Lahore Lahore Hai

Lahore's Badshahi Masjid

There is an old joke in Lahore. A hajji arrives in Mecca and is asked how he feels to be in the heart of Islam. “This is a dream come true for me,” he says, “and Mecca is more beautiful and inspiring than I ever could have imagined. But,” he adds, “Lahore is Lahore.”

It is impossible not to love Lahore. Impossible.

Were it in India, Lahore would be the cleanest, best cared for, most romantic city in the country. It would also rank among the most culturally rich. And the food is simply stunning.

Lahore is often compared with Delhi, as both cities feel as though they have one foot in this century, and one in centuries gone by. In truth, the comparison flatters Delhi. The old walled cities are quite similar in feel; but architecture from other periods, including an extremely rich collection of interesting buildings from the colonial period, are far better preserved and incorporated into the active life of Lahore than Delhi.

Most of Delhi’s grandeur and green space stems from the fact that it is the capital city of India. If governments are good at anything, they are good at architectural self aggrandizement; and politicians are rarely shy about housing themselves immodestly. But the governmental splendor of capital cities often feels hollow and soulless, and Delhi’s is no exception. Delhi’s broad avenues and generous architectural setbacks are, for the most part, reserved for the governmental and diplomatic elites. They are places for the rest of us to pass through, but not really to feel a part of. Even the one monumental space that truly belongs to the public – India Gate – is despoiled by the ceaseless blare of horns from passing vehicles and the mindless, and equally incessant flow of garbage from hands to ground.

The cricket stadiums of Delhi and Lahore – which are, of course, the heart of any city on the sub-continent – offer a perfect synecdoche. Delhi’s principle grounds for International cricket are Feroz Shah Kotla Stadium. Though it has recently been through one of several renovations, the structure is an exercise in soul-sucking concrete, with seating sections partitioned by the sort of steel caging that even modern zoos find inappropriate. Lahore’s Gaddafi Stadium, by contrast, is a lovely-proportioned low bowl of red brick, with a lacy crown of arches at its rim. The entrances are grand and spacious, lined with beds and pots of seasonal flowers. In fact, during my visit to the stadium, there were as many gardeners tending the flowers and ornamental shrubbery as there were groundsmen manicuring the wickets for an upcoming match.

Everyone asks me to compare India and Pakistan. In truth, I haven’t seen enough of Pakistan to offer fair judgment; but I am more than happy to dig beneath the Lahore – Delhi similarities that others so often assert. All I can say is: Lahore Lahore hai!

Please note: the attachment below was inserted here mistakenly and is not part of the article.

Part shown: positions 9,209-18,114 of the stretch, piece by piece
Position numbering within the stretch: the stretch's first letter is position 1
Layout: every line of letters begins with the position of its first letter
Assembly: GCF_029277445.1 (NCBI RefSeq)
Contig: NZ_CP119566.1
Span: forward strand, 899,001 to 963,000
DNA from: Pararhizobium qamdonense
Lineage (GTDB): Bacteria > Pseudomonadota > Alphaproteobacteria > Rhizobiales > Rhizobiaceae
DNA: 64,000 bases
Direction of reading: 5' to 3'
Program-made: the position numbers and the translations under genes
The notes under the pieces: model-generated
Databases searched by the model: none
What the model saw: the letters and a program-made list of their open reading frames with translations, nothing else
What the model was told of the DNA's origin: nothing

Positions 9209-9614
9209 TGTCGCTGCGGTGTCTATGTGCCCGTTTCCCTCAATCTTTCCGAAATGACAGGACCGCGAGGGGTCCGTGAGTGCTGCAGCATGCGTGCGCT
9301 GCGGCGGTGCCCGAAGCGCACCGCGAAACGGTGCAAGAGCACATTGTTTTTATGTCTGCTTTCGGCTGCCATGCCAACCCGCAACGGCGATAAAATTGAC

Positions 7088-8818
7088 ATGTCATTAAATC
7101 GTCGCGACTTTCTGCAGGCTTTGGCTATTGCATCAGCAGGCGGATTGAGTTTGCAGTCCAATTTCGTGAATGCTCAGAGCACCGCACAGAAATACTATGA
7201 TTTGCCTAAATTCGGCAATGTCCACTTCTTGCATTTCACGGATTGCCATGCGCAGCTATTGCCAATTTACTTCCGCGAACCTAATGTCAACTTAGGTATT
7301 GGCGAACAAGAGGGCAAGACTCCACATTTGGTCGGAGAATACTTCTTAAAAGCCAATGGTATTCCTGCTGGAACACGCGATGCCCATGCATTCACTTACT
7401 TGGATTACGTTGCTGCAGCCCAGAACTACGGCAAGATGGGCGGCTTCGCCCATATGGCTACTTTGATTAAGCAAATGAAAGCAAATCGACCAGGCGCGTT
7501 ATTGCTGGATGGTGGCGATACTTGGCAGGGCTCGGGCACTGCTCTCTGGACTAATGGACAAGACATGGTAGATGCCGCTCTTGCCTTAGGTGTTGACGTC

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8 Responses to “Lahore Lahore Hai”


  1. 1 Hasan Mubarak 12 August 2007 at 12:00 am

    You just got read by a Lahori…

    So, we have another witness to prove Lahore’s lahoriness to the world! Will love to have you back in our city :)

    Best wishes for India’s 60th Independence Day celebrations!

  2. 3 astounded visitor 25 January 2008 at 1:22 am

    wow…lahore..wat can i say?

    superbly beautiful
    warm friendly folks (many many)
    relaxed
    unpretentious
    dusty & dusty
    great market places
    where tradition & modernity exist side by side literally
    passionate people
    wonderful place 2 visit

  3. 4 sania khan 7 November 2008 at 11:38 pm

    no doubt….Lahore Lahore hain..

    And

    Jine lahore nahi takia O jamia he nahi…

  4. 5 Farid Jaafar 6 October 2011 at 5:48 am

    Hello Lahoris,

    I just came back from Umra and transited in Lahore on the way to Jeddah, Saudi Arabia. It was my first visit there and Pakistan.

    Compared to Malaysia, where I came from, the place seemed less orderly BUT there is a certain charm which comes from I think the still traditional ambience that the city exudes, including its people, and not least the wonderful Mughal architectures which have stood for centuries. The food well, its heavenly!

    I hope you will all make strong efforts to keep all this charm in an atmosphere of peacefulness and I look forward to visit this city again if I have the opportunity.

    Was salaam mu alaikum!

  5. 6 FUE 8 October 2011 at 11:14 pm

    Lahore Lahore hai ,you feel when abroad and missing lahori khaney and its environment

  6. 7 Neil 20 August 2012 at 5:04 am

    In delhi metro service is available almost everywher but in lahore there is no metro service. in terms of security delhi is far secure than lahore. in lahore there is always a chance of taliban attack.


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